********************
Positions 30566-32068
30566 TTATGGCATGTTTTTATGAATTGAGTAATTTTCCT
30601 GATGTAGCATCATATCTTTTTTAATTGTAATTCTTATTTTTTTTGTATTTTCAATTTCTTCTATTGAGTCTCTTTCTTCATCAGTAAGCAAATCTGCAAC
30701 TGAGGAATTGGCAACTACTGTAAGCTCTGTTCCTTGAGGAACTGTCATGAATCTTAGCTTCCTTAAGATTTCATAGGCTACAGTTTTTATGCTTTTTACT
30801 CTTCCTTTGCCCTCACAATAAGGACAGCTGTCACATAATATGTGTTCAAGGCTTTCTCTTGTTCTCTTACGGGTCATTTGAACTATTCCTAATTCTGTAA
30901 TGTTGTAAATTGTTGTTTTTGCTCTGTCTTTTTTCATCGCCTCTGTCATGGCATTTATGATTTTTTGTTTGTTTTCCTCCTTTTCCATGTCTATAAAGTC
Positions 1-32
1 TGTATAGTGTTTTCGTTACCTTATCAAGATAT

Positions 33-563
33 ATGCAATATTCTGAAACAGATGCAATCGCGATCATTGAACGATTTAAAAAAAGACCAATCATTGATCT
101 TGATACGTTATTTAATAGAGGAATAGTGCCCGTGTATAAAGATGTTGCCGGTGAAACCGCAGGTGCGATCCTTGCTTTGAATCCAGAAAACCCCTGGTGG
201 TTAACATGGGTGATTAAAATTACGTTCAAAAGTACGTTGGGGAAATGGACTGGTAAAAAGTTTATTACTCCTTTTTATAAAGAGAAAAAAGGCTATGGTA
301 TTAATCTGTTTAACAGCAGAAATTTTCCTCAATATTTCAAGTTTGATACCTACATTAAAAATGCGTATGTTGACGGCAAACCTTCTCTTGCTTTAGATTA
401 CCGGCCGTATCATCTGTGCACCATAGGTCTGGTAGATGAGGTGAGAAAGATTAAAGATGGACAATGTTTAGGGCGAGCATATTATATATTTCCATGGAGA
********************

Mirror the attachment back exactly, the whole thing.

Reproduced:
Positions 30566-32068
30566 TTATGGCATGTTTTTATGAATTGAGTAATTTTCCT
30601 GATGTAGCATCATATCTTTTTTAATTGTAATTCTTATTTTTTTTGTATTTTCAATTTCTTCTATTGAGTCTCTTTCTTCATCAGTAAGCAAATCTGCAAC
30701 TGAGGAATTGGCAACTACTGTAAGCTCTGTTCCTTGAGGAACTGTCATGAATCTTAGCTTCCTTAAGATTTCATAGGCTACAGTTTTTATGCTTTTTACT
30801 CTTCCTTTGCCCTCACAATAAGGACAGCTGTCACATAATATGTGTTCAAGGCTTTCTCTTGTTCTCTTACGGGTCATTTGAACTATTCCTAATTCTGTAA
30901 TGTTGTAAATTGTTGTTTTTGCTCTGTCTTTTTTCATCGCCTCTGTCATGGCATTTATGATTTTTTGTTTGTTTTCCTCCTTTTCCATGTCTATAAAGTC
Positions 1-32
1 TGTATAGTGTTTTCGTTACCTTATCAAGATAT

Positions 33-563
33 ATGCAATATTCTGAAACAGATGCAATCGCGATCATTGAACGATTTAAAAAAAGACCAATCATTGATCT
101 TGATACGTTATTTAATAGAGGAATAGTGCCCGTGTATAAAGATGTTGCCGGTGAAACCGCAGGTGCGATCCTTGCTTTGAATCCAGAAAACCCCTGGTGG
201 TTAACATGGGTGATTAAAATTACGTTCAAAAGTACGTTGGGGAAATGGACTGGTAAAAAGTTTATTACTCCTTTTTATAAAGAGAAAAAAGGCTATGGTA
301 TTAATCTGTTTAACAGCAGAAATTTTCCTCAATATTTCAAGTTTGATACCTACATTAAAAATGCGTATGTTGACGGCAAACCTTCTCTTGCTTTAGATTA
401 CCGGCCGTATCATCTGTGCACCATAGGTCTGGTAGATGAGGTGAGAAAGATTAAAGATGGACAATGTTTAGGGCGAGCATATTATATATTTCCATGGAGA